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League Wide: Big 12 Coaches in Favor of Changing to Divisions



Let’s take a look at some news from around the league over the last week or two.

Title Game Conundrum

College football fans (generally) win with the current setup of the Big 12 title game: the top two teams will play each other. But coaches feel differently for good reason.

ESPN reported on Friday that the league’s coaches voted 7-3 in favor of divisions.

Adding divisions would have been an easy fix to avoid situations like 2015. Cross-division games could come first on the schedule and be played by the end of October. A round-robin schedule guarantees a rematch, but divisions assured that the games would take place at least a month apart, most likely more.

The No. 1 vs. No. 2 plans could have offered the game much of college football wanted to see in 2014, a rematch between Baylor and TCU with a possible College Football Playoff berth on the line. However, a win wouldn’t have guaranteed either a spot, and in the event of chaos, it also would have eliminated any chance the Big 12 has of putting two teams in the playoff as long as these rules are in place. [Sports On Earth]

For the sake of the league putting a team in the playoff, the lack of divisions is a killer by adding potentially unnecessarily difficult obstacles.

The Fifth Power

A power ranking of the five top conferences is fluid—but the Big 12 is on alert.

The Big 12 has slipped to fifth-wheel status in a sport that rewards the top four conferences. It may be cyclical, it may be reversible – or it may be the beginning of the end as we creep toward new media-rights contracts and the possibility of another realignment spasm sometime next decade. [Yahoo Sports]

The general feel of a league doesn’t really depend on how beefy its middle is (see: Big Ten and ACC) but rather the highs the top tier can aspire to.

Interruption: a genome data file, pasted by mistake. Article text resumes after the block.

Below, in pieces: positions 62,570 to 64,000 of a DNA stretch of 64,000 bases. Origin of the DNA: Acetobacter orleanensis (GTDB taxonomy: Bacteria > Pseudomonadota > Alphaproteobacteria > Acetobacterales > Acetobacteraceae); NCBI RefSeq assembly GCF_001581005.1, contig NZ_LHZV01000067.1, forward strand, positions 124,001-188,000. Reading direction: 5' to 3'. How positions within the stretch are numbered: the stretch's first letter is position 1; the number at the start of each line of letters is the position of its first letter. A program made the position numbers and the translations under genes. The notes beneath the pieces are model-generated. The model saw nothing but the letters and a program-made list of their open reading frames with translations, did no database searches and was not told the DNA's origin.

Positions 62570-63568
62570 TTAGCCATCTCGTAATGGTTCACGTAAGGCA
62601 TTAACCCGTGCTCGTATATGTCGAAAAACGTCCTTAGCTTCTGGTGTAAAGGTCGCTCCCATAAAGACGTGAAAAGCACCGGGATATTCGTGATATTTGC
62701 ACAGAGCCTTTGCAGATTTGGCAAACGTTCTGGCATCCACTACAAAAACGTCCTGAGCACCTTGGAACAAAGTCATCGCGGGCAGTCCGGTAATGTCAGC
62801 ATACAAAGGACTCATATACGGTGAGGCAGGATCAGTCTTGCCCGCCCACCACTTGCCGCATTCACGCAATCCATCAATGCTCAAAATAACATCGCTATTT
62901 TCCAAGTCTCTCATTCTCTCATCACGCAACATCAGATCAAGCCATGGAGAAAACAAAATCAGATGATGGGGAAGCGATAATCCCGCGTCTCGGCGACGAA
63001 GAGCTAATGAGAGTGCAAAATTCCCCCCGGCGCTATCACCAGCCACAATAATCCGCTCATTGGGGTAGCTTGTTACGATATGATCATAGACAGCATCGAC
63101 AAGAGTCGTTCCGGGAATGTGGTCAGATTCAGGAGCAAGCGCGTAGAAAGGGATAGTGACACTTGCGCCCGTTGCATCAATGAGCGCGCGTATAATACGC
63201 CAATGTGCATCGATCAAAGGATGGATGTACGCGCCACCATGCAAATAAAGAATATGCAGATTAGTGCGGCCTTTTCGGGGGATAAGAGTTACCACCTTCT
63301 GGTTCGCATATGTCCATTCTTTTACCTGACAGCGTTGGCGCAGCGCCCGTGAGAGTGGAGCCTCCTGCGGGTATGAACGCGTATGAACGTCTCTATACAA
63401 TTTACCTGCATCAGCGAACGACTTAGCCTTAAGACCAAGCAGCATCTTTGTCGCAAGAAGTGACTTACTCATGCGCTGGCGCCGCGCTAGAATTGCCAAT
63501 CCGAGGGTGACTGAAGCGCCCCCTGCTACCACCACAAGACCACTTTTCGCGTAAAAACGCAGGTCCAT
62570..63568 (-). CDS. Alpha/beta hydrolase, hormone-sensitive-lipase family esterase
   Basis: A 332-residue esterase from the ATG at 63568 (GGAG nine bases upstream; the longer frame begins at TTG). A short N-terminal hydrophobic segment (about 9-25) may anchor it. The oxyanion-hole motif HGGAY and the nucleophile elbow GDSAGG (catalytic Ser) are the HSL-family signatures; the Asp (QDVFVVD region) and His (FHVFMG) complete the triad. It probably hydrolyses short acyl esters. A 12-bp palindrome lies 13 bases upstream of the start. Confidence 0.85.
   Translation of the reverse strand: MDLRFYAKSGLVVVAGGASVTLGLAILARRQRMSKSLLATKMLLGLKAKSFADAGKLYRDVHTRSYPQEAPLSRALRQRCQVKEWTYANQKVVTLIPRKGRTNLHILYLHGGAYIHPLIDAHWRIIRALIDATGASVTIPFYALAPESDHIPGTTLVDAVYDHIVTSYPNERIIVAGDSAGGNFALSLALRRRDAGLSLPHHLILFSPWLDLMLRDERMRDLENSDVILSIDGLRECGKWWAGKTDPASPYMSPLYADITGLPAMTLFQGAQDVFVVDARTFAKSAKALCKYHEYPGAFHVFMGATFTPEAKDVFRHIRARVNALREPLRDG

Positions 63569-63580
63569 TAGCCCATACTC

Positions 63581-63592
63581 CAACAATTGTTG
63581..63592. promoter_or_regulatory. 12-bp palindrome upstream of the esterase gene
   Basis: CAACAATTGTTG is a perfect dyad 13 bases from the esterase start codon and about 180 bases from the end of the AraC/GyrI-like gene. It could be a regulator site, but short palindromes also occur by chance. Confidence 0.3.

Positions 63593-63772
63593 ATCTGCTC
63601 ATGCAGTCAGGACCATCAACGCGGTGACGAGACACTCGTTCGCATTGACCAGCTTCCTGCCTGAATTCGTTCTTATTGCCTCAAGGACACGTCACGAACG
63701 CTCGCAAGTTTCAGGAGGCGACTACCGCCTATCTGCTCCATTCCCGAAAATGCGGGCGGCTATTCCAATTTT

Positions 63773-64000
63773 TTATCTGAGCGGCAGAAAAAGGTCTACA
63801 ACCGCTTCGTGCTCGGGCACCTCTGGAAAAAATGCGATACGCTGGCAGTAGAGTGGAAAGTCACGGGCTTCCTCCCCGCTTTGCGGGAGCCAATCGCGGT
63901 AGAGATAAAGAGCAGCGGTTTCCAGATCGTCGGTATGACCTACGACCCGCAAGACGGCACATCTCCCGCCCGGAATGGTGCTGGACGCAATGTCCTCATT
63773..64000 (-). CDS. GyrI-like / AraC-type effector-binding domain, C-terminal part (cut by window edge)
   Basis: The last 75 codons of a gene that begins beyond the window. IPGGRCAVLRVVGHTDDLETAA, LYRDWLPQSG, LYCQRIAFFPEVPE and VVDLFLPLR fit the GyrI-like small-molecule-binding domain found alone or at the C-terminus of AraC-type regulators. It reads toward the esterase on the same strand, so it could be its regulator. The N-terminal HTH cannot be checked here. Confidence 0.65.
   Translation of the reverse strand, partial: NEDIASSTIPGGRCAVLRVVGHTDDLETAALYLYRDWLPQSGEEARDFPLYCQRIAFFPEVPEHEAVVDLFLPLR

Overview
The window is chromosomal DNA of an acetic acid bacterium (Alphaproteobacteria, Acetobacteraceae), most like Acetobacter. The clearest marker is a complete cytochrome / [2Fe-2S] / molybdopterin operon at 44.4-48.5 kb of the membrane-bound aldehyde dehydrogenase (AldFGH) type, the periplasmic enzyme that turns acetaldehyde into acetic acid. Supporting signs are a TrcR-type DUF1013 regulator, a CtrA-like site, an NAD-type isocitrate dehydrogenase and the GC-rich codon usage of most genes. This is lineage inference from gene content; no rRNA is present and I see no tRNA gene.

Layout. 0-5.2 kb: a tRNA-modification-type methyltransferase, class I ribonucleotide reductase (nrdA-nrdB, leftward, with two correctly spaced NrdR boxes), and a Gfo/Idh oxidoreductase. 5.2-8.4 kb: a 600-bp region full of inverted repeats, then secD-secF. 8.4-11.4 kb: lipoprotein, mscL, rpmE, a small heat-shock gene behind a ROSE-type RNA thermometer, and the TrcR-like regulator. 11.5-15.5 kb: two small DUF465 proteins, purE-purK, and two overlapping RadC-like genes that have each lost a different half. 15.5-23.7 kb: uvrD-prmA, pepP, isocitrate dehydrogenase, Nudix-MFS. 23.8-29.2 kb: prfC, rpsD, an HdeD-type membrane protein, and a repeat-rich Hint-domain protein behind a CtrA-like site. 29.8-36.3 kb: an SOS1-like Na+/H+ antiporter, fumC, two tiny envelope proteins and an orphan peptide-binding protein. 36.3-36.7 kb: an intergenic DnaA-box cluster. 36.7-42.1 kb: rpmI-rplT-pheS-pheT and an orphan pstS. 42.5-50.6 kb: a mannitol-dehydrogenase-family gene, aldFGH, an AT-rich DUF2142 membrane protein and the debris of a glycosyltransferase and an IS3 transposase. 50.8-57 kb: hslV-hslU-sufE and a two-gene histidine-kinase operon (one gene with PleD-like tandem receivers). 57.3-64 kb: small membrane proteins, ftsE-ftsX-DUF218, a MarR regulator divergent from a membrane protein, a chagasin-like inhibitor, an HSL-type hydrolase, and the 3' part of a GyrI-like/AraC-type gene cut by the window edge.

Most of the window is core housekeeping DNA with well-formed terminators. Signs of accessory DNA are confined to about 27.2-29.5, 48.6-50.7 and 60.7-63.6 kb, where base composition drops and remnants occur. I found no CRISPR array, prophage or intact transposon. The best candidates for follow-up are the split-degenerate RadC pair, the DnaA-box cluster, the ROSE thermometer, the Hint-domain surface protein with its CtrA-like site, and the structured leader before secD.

Lone Rangers

West Virginia’s awkward (geographic) fit in the Big 12 is even worse when you consider the alternatives.

West Virginians must feel a little discouraged when checking out United States maps. It’s 871 miles from Morgantown to Ames, Iowa, WVU’s closest Big 12 neighbor. Of the 43 schools in the Big Ten, SEC and ACC, 37 of them are closer to Morgantown than is Ames. Twenty of those 43 are less than 450 miles.

West Virginia is in the heart of the expanded Big Ten and ACC, and is on the SEC fringe. Yet the Mountaineers are in the Big 12. [NewsOK]

The article dives into potential new rivals but points to the Mountaineers contentedness as what makes them the best fit.

Scholarship Solutions

Big 12 commissioner Bob Bowlsby proposed a solution to the funky scholarship situation at hand: real and conditional scholarships to recruits.

“If you wanna get the recruiting process over, the institution can issue a letter of intent. You’ve got 14 days to sign it. And maybe the window runs from Oct. 1 to Nov. 15, or maybe it runs from Sept. 1 to Nov. 1, and you get it over before the postseason. I don’t know why there can’t be a window where you offer the scholarship. If the student-athlete wants to conclude the recruitment process and the institution knows they’d like to make a decision, they go ahead and do it.”

Bowlsby said he’s heard a statistic that the average FBS team issues 233 verbal scholarship offers in a given year. I can’t say if that’s correct, but it definitely sounds correct. Signing class sizes max out around 25, and there’s no question that teams offer scholarships to many times more players than they have slots. That leads to a culture where there are “real” scholarship offers and others that aren’t “committable.” [SB Nation]

It’s interesting to hear the head of a league taking a stance like this – in that some would benefit (early offer schools) and others wouldn’t (brand names holding out for big dogs).

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